Small Wind Turbines Scotland

 

 

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R.B. Grant electrical contractors supply and install two types of wind turbines – horizontal axis or vertical axis. R.B. Grant are qualified MCS installers of wind turbines for domestic, commercial and industrial use. We offer a range of small wind turbines for the home or small commercial  situations.

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For a free quotation and design service, please contact R.B. Grant Electrical Contractors today to arrange your wind turbine installation. We provide help fRom planning to installation.

Scotland is one of the best countries in the world for wind power. That is why having a wind turbine at home or for your business is a really good opportunity for you to reduce your energy consumption, to decrease your electricity bill and help us to save our environment.

Horizontal Axis Wind Turbine

R.B. Grant Electrical Contractors supply and install Horizontal Axis Wind Turbines (HAWT).

This kind of wind turbine is the most famous and most widely used. They work on the principle of the windmill and usually they have three blades (especially for large installations) which are made stiff to prevent them from being pushed into the tower by high winds.

Horizontal axis wind turbines have the main rotor shaft and the electrical generator on the top of their tower and they must be pointed into the wind or against the wind (both are possible). They can be turned around on their axis. Some of them work with a constant speed, but with a variable-speed turbine, more energy can be collected using a solid-state power converter.

All HAWT have protective features to avoid damage when high speeds are reached. This is done by feathering the turbine blades to stop their rotation, helped by brakes.

The speed of the blades extremity can reach 200mph (320km/h). Furthermore, with their high efficiency and their low torque ripple, the HAWT are very reliable.

They are a good compromise between power, speed and price. However, there is an associated problem with turbulence for this kind of turbine, especially for small domestic installation. That is why the micro roof-mounted wind turbines with an horizontal axis cannot exceed 2kw.

Kestrel e400n(b) Small Wind Turbine

Whether to boost solar and other renewable energy application in a reliable and cost effective manner, or as part of a small wind farm installation…..

whether to integrate within a water pumping system to reduce utility costs, or to provide continual and reliable power for repeater stations…..

either tied to the grid using approved inverters to reduce energy costs, or for housing, community & health centres not connected to the national grid…..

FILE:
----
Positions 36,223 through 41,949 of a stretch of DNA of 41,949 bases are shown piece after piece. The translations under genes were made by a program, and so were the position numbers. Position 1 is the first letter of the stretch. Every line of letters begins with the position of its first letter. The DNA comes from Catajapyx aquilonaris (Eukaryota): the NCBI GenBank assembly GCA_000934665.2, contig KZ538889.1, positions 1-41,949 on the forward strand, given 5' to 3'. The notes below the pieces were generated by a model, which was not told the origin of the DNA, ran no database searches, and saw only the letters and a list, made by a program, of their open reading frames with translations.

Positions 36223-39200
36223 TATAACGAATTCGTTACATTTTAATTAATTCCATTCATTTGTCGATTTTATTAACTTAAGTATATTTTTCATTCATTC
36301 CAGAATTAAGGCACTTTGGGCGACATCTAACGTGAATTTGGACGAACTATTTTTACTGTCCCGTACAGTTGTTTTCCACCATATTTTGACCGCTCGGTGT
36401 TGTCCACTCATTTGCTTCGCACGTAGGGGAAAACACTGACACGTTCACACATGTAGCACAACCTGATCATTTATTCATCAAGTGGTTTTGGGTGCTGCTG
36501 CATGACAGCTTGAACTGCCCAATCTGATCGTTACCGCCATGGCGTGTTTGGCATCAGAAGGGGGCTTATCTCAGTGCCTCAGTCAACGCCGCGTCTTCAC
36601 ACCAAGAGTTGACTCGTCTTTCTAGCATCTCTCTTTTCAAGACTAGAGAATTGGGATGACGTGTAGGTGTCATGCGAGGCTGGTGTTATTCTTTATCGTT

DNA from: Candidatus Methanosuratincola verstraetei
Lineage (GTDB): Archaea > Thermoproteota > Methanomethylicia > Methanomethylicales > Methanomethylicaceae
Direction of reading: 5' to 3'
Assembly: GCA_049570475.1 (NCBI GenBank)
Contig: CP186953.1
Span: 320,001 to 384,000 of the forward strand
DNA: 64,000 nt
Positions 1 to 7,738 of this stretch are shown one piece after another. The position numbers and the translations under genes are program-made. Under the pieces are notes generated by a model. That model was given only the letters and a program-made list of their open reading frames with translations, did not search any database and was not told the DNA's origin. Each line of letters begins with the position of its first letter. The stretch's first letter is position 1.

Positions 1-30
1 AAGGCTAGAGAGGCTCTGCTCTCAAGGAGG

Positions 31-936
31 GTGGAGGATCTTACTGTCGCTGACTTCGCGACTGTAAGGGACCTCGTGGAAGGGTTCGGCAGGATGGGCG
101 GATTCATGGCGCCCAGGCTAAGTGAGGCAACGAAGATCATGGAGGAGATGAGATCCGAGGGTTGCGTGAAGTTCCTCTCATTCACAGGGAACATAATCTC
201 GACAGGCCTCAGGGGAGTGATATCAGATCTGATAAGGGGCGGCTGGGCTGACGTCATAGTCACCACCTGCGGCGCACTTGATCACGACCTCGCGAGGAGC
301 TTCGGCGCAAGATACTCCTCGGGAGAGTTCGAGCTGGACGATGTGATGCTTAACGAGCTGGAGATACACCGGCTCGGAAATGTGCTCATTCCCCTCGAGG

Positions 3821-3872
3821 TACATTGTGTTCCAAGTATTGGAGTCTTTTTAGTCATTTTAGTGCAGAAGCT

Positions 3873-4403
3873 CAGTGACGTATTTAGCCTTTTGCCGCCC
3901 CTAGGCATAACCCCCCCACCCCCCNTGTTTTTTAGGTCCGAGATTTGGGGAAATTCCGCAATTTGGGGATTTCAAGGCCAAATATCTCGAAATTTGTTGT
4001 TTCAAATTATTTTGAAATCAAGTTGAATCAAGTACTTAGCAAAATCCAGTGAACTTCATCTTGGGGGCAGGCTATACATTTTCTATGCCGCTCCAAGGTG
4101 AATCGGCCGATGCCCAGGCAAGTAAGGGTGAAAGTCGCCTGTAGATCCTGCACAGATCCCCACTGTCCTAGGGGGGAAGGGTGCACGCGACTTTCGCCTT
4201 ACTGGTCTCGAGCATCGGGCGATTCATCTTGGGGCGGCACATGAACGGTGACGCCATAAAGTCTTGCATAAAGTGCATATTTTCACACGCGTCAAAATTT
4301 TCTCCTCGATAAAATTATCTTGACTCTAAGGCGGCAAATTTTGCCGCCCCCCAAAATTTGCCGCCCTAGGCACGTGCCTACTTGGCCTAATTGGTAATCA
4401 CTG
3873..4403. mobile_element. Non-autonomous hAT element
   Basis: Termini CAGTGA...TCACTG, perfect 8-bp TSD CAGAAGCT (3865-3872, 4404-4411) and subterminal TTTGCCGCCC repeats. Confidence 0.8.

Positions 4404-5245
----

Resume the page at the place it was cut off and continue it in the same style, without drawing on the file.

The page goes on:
…..the e400n(b) by Kestrel is adaptable to meeting many specific electrical needs.

See Kestrel e400n(b) Brochure.

Vertical Axis Wind Turbine

R.B. Grant Electrical Contractors supply and install Vertical Axis Wind Turbines (VAWT).

Vertical axis wind turbines have their main rotor installed vertically, which is a plus point because you don’t need to change the orientation of the turbine with the direction of the wind. But with this configuration, you decrease the nominal rotation speed. With a vertical axis, the electrical generator can be installed near the ground using the rotation power of the rotor directly.

For a roof-mounted vertical axis, the wind coming onto the roof can be sent to the turbine multiplying the speed by two.

Two types of vertical axis exist:

Darrieus Type

They work on the same functioning as plane wings. Their name comes from the French inventor, Georges Darrieus. This type is efficient, but an important torque ripple is developed and cyclical stress is produced on the tower resulting in a low reliability. They need an external power source to start due to the low starting torque.

Savonius Type

This model is constructed with two or three scoops. They are quite small and don’t need a lot of space allowing installation on the frame. It can start with low wind speeds and has an important torque which change during the rotation.

Differences between Vertical Axis and Horizontal Axis Wind Turbines

Wind turbines

For a large installation, horizontal axis wind turbines are the best solution due to their yield. But for a small installation, using a vertical axis could be beneficial for your energy consumption and your comfort, especially if you want a roof-mounted wind turbine. Indeed, with a VAWT, you won’t have problems linked with vibrations and they can start with a slow windspeed.

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